The Kremlin denies its involvement in Prigozhin’s death and blames Wagner

The Kremlin this Friday denied its involvement in the assassination of Wagner Group leader Yevgeny Prigozhin. The oligarch died on the outskirts of Moscow on Wednesday afternoon after the plane he was traveling in with nine other people, including his lieutenant, Wagner commander Dmitri Utkin, was shot down. “It’s an absolute lie, this issue needs to be addressed based on facts.”declared the Kremlin spokesman in his daily press appearance, Dmitry Peskovwhen asked about Western leaders’ speculation about President Vladimir Putin’s involvement in the incident.

The Russian leader broke his silence 24 hours after the plane crash that killed Prigozhin and he decapitated the mercenary group with a single blow. Two months earlier, the oligarch had led the “March of Justice” to Moscow, an armed uprising against the army’s leadership for the course of the so-called “special military operation” in Ukraine, during which he sacrificed hundreds of his mercenaries, particularly in the capture the destroyed city of Bakhmut.

Prelude to his meeting with Denis Puschlin, the head of the self-proclaimed Donetsk People’s Republic, Putin spared no praise for the head of his catering service. “He was a talented person, a talented businessman,” said the Russian President. “He got the results he needed for himself and when I needed him for the common cause, like these last few months.” But he pointed it out in a cold and calculating tone he was “a man with a difficult fate” and had “serious mistakes in his life” committed.

Russian President Vladimir Putin holds an operational meeting in Moscow
Russian President Vladimir Putin holds an operational meeting in MoscowMICHAEL KLIMENTYEV/SPUTNIK/KREMLINEFE

“There is a lot of speculation surrounding the plane crash and the tragic death of the passengers, including Yevgeny Prigozhin, and we already know in which direction the speculation is taking in the West,” Peskov slipped. Spokesman avoided confirming Putin’s presence at Prigozhin’s funeral, a close ally he had known since the tumultuous St. Petersburg of the 1990s. “None of us knows how long the necessary evidence and actions related to the investigation will take.” Therefore, now that there are no dates for the funeral etc., it is impossible to even talk about it,” the statement said , collected by the state agency TASS, the Kremlin spokesman said.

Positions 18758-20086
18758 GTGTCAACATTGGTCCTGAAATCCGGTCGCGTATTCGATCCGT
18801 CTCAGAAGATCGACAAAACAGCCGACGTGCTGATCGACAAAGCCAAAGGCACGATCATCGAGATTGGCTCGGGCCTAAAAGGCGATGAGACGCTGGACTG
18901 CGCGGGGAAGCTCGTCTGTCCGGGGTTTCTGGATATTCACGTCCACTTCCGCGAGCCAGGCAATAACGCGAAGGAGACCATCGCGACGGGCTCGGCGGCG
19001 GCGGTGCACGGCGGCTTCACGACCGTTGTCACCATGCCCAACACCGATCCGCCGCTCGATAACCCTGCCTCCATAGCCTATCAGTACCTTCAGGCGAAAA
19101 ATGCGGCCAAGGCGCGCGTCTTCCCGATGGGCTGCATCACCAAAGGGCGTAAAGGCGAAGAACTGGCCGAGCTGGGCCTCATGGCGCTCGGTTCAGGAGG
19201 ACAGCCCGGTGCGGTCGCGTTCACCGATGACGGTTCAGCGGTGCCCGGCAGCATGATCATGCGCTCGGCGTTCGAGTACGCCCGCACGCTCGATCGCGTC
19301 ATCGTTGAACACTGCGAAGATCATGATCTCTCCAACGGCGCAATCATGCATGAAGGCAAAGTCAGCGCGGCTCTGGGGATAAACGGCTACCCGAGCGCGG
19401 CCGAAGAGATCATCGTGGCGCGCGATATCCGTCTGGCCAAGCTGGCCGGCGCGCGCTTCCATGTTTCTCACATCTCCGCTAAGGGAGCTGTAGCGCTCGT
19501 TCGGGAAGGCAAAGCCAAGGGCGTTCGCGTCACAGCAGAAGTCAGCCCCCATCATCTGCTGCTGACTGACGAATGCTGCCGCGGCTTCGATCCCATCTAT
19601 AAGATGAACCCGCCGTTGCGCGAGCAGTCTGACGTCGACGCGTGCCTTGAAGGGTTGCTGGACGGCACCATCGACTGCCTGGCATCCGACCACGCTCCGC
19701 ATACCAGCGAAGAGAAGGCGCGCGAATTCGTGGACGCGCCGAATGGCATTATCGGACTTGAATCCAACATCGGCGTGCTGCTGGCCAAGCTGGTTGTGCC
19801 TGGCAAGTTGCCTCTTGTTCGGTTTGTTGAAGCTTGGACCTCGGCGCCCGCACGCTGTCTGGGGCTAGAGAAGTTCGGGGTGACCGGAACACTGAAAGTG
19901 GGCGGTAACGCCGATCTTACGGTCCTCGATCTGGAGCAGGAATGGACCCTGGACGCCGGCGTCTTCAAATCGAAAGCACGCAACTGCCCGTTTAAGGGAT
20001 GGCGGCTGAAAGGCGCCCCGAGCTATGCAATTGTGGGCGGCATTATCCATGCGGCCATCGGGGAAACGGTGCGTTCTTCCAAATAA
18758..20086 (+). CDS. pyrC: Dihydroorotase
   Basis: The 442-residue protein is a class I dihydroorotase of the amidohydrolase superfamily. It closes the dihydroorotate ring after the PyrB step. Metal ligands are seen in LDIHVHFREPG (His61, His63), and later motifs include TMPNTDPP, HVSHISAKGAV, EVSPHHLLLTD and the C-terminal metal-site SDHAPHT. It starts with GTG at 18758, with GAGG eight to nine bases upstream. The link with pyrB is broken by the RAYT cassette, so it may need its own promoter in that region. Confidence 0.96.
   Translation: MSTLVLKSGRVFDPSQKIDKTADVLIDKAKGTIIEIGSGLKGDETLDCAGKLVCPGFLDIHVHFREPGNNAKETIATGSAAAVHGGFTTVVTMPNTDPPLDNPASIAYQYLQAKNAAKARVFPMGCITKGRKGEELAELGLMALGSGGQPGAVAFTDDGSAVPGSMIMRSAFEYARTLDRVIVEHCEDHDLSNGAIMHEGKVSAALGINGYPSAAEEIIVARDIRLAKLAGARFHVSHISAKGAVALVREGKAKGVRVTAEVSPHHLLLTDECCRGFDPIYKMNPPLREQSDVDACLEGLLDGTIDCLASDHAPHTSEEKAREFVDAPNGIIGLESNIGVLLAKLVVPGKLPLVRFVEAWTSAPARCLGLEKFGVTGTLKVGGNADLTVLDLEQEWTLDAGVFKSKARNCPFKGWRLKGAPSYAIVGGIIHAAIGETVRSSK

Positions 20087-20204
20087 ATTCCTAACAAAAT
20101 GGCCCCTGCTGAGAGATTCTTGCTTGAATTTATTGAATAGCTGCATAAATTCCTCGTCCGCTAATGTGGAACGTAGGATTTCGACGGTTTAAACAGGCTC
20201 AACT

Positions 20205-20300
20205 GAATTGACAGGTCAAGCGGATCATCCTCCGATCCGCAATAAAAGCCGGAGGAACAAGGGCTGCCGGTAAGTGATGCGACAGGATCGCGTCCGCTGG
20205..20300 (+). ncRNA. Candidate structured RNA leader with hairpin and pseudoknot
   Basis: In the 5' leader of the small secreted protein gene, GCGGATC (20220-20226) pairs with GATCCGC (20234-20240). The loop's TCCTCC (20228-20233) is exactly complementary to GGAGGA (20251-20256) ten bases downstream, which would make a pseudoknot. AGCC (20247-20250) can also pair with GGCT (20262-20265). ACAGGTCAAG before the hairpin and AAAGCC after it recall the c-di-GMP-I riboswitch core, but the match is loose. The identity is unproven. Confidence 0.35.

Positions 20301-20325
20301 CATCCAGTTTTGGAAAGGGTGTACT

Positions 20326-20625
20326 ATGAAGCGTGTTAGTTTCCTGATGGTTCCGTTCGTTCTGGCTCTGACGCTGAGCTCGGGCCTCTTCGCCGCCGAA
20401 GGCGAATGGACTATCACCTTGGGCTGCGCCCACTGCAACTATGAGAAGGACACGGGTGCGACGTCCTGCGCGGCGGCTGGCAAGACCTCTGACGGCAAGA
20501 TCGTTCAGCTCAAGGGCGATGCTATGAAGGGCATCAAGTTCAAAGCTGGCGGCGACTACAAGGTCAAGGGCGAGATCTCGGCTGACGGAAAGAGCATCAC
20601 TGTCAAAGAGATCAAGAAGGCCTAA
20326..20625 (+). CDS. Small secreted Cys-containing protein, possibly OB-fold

Putin on Thursday promised a “thorough” investigation into the case. Meanwhile, in the press room, Peskov insisted that the investigation into the cause of the plane crash would continue. At this time, authorities have not put forward the theory of the accident, nor that of a bomb or missile, nor that of pilot error. There are different officials in the USA, France, Germany and Ukraine express their suspicion that the Kremlin was behind the death of Prigozhin. In this sense, the theory of the existence of an explosive device in the aircraft gains weight.

It would not be the first time. A long list of disgraced Putin opponents or former supporters have been assassinated or attempted assassinations, although the Kremlin has consistently denied involvement in such cases. But the Russian President’s closest ally, his Belarusian counterpart Alexander Lukashenko, has come to his defence: “I can not imagine that. I know Putin. He is a reasonable man, very calm».

Mercenaries will swear allegiance to Russia

Putin, who appears determined to avoid further backlash while Wagner and other paramilitary forces fight in Ukraine, Africa and the Middle East, signed a decree on Friday requiring its members to take an oath as it did regular army soldiers do. The mercenaries They will be forced to swear allegiance and loyalty to Russia“strictly obey the orders of commanders and superiors” and “sacredly respect the Russian Constitution”.

Prigozhin resigned from his mutiny after an agreement was reached for his exile with his men in Belarus and for the charges against him to be dropped. After his presumed death, the Doubts about the future of the militia and its membersaccused of all kinds of abuses in their intervention scenarios, including torture and extrajudicial executions.

The Kremlin said on Friday it didn’t know what would happen to the organization. “I can’t say anything about his future at the moment, I don’t know,” said Peskow. But Lukashenko seems to have it clearer. Wagner lived, lives and will live in Belarus. The core (of Wagner) stays here (…) In a few days the whole world will be here, up to 10,000 people»the autocrat said in statements collected by state news agency Belta.

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